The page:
Risk Factors for Parasite Infestation and Efficacy of Commonly Used Anthelmintics among Dorper Sheep in Kajiado County, Kenya
Morinket, Keshura Richard
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Cases of ineffective anthelmintics have been contributing to reduced productivity in livestock due to worm burdens in supposedly treated animals. Effective anthelmintics serve as the main control measure in the management of worm infestations in small ruminants. However, there have been rising cases of helminth infestations in de-wormed animals as reported by farmers. The unresponsive infestations become a serious health and productivity constraint. Effective management of infestations relies solely on the use of very effective anthelmintics. Nonetheless, widespread resistance towards available anthelmintics is threatening the potential utilization of this strategic plan. The present study sought to assess efficacy levels of the most frequently used anthelmintics (Ivermectin, Nilzan super and Valbazen) in sheep and goats in Kajiado and identify factors associated with the rising cases of these infestations. Questionnaire surveys were used to assess the community’s knowledge and attitudes on these infestations. Animals not treated within the last three months and with faecal egg counts of ≥ 150 egg per gram (epg) were identified and included in the study. The identified animals were allocated to 4 groups of 18 animals each using a complete randomized design. Group A was treated with Valbazen orally, Group B with Nilzan super orally, Group C with Supermec injection subcutaneously while Group D was used as the untreated control group. Faecal egg counts and larval cultures were done before treatment (day zero) and after treatment (day fourteen). Faecal cultures were used to identify the principal nematode genera present in the pre- and post-treatment phases. Efficacy levels of the used drugs established using the faecal egg count reduction test (FECRT) method. Results indicated that the mean faecal egg counts of the different groups including treated and the control was not significantly different during the pre-treatment phase. However, on day fourteen, the faecal egg counts of Group C were significantly different (P < 0.05) from the rest of the treated groups. The different anthelmintic drugs used displayed a significant reduction effect (P < 0.05) on the parasite levels after treatment. Results of the FECRT revealed 86%, 76% and 17% in worm reduction for Nilzan super, Valbazen and Supermec respectively. In the case of pre-treatment cultures, Haemonchus, Oesophagostomum, Cooperia, Trichostrongilus and Strongiloides were present indicating multiple parasitic infections. Post-treatment faecal cultures showed that Haemonchus, Oesophagostomum and Trichostrongilus had escaped the treatments with Haemonchus being the predominant genera present. Based on these findings, it can be concluded that multiple drug resistance has been confirmed in Kajiado County and this has negative effects on the productivity of these animals. However, the level of resistance observed was apparently very high in ivermectin. It is therefore, recommended that animal health extension services in the County should be deployed to create awareness on the emerging threat of anthelmintic resistance and how to manage it.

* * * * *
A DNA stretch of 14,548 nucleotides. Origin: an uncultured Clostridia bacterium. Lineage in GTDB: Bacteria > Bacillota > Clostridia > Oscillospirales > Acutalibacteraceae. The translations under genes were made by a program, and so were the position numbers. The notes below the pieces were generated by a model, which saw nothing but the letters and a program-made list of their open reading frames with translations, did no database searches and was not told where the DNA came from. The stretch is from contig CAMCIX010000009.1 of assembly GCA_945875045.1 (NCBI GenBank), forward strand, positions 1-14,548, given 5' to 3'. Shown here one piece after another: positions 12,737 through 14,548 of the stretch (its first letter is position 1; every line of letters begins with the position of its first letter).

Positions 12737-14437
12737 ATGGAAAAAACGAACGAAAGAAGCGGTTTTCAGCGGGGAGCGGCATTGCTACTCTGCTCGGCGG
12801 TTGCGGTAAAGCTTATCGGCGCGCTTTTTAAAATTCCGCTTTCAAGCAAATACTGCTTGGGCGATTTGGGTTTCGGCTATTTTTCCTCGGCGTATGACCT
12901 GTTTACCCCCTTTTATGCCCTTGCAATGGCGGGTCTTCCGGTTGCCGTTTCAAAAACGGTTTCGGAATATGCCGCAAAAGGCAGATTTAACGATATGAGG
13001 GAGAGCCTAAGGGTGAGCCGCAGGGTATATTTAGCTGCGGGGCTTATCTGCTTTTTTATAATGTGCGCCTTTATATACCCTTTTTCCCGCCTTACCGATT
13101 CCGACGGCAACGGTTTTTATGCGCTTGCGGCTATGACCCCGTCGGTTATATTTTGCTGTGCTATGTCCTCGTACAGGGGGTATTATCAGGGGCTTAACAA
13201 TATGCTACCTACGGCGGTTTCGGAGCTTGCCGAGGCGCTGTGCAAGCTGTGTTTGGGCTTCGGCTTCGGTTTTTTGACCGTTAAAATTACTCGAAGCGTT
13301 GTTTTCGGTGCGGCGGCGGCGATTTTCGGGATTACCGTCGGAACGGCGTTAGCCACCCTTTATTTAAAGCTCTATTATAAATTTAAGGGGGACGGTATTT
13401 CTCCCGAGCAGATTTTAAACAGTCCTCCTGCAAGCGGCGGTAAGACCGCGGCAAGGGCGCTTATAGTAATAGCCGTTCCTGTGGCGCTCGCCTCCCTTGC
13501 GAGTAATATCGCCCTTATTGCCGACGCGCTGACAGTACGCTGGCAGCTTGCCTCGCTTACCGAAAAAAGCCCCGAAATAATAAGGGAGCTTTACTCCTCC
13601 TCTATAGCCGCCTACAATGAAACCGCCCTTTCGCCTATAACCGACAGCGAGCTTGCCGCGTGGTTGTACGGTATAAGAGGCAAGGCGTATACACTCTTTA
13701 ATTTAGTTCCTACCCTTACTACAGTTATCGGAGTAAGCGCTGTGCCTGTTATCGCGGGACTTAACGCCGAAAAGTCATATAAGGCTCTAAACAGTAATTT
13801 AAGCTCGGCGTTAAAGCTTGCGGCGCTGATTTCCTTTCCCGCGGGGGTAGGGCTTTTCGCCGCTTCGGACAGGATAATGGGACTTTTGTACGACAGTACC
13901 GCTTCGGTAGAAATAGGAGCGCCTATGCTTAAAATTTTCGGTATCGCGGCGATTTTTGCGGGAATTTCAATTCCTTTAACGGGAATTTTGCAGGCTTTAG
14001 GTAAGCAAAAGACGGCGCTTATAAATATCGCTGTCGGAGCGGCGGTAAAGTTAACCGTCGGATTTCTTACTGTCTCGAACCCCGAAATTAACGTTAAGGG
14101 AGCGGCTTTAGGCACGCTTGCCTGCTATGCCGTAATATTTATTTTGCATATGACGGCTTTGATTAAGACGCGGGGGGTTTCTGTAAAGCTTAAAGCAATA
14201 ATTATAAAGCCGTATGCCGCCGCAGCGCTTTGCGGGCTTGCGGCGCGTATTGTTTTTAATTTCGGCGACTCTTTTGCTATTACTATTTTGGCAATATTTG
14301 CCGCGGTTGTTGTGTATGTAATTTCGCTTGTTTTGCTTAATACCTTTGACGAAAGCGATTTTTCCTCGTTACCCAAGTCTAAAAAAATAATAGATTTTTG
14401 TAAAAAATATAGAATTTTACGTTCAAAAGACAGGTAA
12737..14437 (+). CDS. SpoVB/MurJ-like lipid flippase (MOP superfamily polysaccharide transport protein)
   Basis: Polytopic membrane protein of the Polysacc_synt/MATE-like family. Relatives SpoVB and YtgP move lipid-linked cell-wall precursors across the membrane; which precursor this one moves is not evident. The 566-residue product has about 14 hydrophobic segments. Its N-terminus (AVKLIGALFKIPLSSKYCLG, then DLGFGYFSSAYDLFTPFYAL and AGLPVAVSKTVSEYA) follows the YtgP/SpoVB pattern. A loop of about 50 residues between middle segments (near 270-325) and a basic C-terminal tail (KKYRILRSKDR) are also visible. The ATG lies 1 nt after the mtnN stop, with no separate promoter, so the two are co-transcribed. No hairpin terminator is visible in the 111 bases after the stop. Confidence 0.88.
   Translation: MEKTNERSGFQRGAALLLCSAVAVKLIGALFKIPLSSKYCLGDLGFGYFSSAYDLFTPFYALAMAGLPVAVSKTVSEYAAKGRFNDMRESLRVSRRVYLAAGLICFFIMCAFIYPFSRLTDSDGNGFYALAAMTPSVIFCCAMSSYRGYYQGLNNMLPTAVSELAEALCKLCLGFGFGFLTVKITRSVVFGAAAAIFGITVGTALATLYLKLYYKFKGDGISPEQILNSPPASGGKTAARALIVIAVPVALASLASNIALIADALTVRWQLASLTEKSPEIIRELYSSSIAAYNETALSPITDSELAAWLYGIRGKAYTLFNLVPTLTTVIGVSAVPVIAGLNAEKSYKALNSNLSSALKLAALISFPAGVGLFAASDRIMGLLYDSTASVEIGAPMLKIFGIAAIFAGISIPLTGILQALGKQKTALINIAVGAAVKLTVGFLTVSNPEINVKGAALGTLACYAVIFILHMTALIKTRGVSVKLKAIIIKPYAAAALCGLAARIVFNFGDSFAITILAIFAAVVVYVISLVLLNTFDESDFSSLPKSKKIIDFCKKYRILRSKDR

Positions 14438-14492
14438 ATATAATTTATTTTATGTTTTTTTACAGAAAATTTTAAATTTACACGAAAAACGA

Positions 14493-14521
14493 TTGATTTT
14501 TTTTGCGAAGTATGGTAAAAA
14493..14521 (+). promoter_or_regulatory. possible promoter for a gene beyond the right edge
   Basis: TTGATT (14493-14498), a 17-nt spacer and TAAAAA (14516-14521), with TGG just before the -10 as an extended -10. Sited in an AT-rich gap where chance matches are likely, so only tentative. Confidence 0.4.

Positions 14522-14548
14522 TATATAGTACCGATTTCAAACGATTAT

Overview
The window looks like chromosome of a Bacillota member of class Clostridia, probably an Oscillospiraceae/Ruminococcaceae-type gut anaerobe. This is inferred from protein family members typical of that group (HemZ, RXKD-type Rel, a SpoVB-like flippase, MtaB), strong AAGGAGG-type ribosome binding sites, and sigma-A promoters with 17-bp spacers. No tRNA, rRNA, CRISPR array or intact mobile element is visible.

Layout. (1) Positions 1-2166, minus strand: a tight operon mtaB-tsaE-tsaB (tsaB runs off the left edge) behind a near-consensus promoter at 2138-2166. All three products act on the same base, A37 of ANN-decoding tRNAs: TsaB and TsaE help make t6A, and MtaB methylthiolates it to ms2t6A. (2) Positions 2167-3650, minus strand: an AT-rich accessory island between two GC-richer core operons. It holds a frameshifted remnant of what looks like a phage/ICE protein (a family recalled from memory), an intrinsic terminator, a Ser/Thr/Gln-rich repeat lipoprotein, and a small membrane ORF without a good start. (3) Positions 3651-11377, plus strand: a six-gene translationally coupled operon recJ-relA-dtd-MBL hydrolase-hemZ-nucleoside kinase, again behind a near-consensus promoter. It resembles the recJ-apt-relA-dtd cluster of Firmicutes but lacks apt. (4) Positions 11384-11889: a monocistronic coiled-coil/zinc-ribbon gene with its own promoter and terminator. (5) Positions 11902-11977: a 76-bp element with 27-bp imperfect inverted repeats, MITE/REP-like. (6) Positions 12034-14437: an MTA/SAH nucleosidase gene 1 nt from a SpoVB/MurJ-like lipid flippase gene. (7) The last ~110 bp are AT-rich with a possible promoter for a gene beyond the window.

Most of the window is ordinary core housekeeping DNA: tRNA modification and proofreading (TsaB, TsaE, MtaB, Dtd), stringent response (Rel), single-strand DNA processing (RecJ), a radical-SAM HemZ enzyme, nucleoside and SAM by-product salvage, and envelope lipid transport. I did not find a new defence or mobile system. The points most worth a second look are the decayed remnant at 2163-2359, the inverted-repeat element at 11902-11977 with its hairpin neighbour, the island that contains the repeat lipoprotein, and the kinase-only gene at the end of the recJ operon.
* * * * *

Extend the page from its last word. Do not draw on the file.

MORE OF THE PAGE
- MST-Zoological Sciences